Above: Storm-felled trees on New York City-owned land on Houck Mountain, northeast of the Cannonsville Reservoir in Beerston, NY, in May of 2013. Photos courtesy of NYC DEP.
Blame it on the rain -- and the wind, and the torrential flooding. In the past several years, extreme storms have taken a toll on Catskills forests, leaving many trees in the region toppled or damaged.
The New York City Department of Environmental Protection, which owns and manages thousands of acres of land around the city's upstate reservoirs, recently announced the start of a major forestry project to remove about 15,000 storm-damaged trees from 120 acres of land on Houck Mountain near the Cannonsville Reservoir.
About 60 percent of the trees at the site have been felled or damaged by Irene, Lee and Sandy, said DEP spokesperson Adam Bosch.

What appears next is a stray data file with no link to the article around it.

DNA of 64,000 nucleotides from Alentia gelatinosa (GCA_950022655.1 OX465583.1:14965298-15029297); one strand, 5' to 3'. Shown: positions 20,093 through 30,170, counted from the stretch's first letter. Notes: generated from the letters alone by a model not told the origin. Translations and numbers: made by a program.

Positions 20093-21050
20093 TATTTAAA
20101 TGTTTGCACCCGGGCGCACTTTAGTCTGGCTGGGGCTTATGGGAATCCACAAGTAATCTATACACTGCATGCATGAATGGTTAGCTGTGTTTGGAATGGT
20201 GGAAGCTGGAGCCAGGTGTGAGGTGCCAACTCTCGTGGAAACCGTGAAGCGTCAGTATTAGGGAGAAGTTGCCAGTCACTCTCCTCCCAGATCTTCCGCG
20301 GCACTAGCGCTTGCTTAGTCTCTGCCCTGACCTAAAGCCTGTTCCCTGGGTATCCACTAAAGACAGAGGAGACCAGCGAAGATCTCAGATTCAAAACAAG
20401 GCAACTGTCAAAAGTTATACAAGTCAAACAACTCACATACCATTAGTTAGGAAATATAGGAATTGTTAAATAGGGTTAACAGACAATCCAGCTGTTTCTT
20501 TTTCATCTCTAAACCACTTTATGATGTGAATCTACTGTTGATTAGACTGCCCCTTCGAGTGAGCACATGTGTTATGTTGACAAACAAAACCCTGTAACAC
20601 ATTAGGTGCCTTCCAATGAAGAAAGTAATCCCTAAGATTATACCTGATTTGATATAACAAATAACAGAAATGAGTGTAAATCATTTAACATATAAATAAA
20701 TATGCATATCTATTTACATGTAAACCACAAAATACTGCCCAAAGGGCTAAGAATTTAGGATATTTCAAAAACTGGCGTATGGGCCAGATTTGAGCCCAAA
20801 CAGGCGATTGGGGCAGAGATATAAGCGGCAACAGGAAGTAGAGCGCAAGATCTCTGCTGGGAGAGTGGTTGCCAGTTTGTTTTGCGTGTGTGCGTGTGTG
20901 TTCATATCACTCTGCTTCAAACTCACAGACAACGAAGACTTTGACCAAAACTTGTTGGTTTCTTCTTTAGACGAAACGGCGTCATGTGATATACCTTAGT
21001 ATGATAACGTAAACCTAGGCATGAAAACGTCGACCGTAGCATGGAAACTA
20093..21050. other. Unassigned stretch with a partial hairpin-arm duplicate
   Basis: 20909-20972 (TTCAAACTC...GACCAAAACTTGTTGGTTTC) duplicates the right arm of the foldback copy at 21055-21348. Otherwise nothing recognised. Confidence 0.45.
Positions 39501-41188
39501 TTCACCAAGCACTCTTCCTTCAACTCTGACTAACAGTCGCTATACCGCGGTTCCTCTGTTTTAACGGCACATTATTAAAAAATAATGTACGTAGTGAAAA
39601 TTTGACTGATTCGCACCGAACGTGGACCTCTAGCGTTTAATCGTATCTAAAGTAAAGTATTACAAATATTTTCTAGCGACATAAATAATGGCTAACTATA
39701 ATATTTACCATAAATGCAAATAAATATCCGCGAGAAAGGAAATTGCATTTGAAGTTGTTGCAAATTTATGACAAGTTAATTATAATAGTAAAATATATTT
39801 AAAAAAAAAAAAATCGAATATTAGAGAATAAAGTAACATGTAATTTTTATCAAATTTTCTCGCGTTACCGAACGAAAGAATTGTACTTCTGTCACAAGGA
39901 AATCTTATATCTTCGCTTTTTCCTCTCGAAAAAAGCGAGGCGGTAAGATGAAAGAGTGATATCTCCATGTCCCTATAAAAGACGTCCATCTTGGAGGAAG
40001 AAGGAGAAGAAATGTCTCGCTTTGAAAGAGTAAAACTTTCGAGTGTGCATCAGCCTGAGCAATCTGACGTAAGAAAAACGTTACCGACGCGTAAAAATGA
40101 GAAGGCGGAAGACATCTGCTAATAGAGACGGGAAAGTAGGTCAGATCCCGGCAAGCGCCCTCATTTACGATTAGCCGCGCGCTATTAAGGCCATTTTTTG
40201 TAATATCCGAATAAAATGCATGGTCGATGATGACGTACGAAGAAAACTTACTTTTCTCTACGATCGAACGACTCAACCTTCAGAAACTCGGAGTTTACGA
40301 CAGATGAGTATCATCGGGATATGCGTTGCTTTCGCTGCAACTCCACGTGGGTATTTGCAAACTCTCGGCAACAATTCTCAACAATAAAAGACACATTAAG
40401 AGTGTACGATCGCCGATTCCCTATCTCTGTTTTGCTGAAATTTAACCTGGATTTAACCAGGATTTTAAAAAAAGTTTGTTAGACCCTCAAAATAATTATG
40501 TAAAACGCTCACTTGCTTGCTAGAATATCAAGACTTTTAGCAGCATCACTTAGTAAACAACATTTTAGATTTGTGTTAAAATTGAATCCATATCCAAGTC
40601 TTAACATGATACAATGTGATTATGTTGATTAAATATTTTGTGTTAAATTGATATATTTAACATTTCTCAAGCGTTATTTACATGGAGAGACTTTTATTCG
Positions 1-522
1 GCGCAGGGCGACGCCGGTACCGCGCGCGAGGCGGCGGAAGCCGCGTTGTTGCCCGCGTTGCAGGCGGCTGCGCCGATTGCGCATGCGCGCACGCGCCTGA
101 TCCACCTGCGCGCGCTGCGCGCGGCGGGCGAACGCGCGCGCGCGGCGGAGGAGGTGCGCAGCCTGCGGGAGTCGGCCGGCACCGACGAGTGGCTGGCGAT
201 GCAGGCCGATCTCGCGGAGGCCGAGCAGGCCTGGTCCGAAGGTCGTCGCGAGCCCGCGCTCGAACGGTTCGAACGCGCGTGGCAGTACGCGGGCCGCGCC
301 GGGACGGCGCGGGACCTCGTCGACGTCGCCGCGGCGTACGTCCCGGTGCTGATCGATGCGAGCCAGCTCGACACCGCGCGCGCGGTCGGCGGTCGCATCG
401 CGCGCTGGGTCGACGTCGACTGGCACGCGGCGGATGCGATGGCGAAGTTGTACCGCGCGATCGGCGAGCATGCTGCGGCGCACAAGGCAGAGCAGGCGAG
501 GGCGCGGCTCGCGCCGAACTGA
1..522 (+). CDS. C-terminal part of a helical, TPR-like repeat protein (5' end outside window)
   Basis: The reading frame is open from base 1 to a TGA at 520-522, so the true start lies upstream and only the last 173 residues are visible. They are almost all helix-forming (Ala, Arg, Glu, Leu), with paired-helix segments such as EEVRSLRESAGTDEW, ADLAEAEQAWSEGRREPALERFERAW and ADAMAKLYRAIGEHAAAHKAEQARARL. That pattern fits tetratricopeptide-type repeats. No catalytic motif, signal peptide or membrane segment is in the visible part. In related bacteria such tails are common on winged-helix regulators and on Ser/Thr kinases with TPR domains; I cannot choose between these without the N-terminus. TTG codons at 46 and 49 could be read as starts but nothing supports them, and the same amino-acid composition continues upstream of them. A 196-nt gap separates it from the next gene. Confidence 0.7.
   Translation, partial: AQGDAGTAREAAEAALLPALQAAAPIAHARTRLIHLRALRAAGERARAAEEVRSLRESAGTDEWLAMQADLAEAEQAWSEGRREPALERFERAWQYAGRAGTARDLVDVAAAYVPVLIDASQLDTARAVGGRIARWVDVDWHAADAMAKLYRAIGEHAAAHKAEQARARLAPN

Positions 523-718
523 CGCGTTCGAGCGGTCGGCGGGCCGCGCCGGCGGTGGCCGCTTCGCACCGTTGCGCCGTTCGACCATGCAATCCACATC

The trees will be harvested by a local contractor who bid for the job, Ostrander Logging of Walton, and milled into lumber. Many of them are valuable hardwoods, like black cherry.
Six other projects to remove trees damaged by storms or invasive insects were begun on city watershed land in 2013, at the Ashokan, Rondout, Kensico and other reservoirs. All told, the seven recent projects will yield about 2.7 million board feet of lumber -- enough to frame almost 200 single-family homes.
The Cannonsville project is the largest ever begun on watershed lands, DEP officials say. At about a million board feet, the Cannonsville project will surpass a 1988 harvest of red pine from the banks of the Ashokan, which yielded 849,000 board feet of lumber.
Below: A site near the Kensico Reservoir, where a DEP logging project to remove storm-damaged trees is nearly finished. Photo taken in May of 2013.